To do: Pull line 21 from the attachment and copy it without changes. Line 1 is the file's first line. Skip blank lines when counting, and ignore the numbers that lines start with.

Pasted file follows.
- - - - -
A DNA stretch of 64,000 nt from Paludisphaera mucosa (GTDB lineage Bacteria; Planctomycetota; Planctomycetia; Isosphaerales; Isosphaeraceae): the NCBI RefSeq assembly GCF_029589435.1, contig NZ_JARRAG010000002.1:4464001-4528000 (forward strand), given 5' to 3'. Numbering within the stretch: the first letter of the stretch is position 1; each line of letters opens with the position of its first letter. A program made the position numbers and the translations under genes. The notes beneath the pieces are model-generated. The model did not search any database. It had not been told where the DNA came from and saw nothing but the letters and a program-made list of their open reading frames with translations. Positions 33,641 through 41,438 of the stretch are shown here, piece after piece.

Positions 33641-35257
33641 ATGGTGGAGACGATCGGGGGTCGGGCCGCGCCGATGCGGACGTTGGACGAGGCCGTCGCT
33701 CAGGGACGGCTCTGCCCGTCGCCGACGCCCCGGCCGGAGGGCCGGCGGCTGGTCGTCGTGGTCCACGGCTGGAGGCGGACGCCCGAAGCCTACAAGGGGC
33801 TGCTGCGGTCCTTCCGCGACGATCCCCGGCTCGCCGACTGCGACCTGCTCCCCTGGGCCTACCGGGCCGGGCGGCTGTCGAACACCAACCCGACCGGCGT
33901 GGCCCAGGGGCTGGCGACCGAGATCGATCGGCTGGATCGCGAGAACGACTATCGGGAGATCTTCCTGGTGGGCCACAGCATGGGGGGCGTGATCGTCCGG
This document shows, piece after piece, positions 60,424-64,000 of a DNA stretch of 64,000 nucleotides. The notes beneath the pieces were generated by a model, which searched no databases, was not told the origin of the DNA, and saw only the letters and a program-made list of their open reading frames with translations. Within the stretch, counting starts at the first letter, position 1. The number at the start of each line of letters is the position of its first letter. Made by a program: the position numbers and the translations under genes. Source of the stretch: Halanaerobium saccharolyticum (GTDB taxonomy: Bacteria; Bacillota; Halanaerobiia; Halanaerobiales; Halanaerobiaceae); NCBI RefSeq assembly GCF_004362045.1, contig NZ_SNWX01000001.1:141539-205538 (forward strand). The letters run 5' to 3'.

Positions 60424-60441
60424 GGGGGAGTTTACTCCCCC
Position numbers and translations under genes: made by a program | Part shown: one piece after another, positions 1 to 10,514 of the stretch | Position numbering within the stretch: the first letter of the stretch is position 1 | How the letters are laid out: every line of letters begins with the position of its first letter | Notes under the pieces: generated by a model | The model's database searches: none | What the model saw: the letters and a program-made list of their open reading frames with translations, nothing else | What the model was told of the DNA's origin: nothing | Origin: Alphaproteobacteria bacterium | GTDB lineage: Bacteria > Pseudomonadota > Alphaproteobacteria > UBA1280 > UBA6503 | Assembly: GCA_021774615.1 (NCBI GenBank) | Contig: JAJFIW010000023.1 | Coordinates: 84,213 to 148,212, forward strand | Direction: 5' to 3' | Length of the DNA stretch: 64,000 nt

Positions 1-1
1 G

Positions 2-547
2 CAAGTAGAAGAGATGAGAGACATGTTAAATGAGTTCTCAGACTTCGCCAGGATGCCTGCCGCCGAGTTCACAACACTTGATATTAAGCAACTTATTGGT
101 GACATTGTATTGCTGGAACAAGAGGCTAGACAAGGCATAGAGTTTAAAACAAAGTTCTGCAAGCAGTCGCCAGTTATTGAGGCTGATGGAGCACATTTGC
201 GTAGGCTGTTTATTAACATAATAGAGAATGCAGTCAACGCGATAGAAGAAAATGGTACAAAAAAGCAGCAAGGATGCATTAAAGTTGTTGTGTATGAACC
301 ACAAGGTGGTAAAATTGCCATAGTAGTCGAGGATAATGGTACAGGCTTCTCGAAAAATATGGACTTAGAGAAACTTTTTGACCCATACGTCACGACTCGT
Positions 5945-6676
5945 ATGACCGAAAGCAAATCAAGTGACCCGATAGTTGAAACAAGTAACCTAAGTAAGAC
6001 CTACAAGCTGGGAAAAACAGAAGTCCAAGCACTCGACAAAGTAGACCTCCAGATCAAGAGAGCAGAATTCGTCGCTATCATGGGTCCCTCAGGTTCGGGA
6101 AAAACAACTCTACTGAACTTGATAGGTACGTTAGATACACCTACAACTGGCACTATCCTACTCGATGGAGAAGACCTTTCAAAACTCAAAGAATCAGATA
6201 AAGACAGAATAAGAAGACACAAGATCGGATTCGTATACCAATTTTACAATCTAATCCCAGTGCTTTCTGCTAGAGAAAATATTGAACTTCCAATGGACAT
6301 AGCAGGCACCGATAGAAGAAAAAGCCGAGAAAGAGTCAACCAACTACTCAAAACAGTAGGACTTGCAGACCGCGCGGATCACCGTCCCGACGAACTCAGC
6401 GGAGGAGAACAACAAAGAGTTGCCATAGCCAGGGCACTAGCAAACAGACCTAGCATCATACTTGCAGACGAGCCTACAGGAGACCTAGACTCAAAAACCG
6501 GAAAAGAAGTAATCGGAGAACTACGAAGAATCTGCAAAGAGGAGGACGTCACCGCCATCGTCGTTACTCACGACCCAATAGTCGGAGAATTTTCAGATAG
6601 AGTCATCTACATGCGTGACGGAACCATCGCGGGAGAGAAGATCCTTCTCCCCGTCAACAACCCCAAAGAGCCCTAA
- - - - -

6101 AAAACAACTCTACTGAACTTGATAGGTACGTTAGATACACCTACAACTGGCACTATCCTACTCGATGGAGAAGACCTTTCAAAACTCAAAGAATCAGATA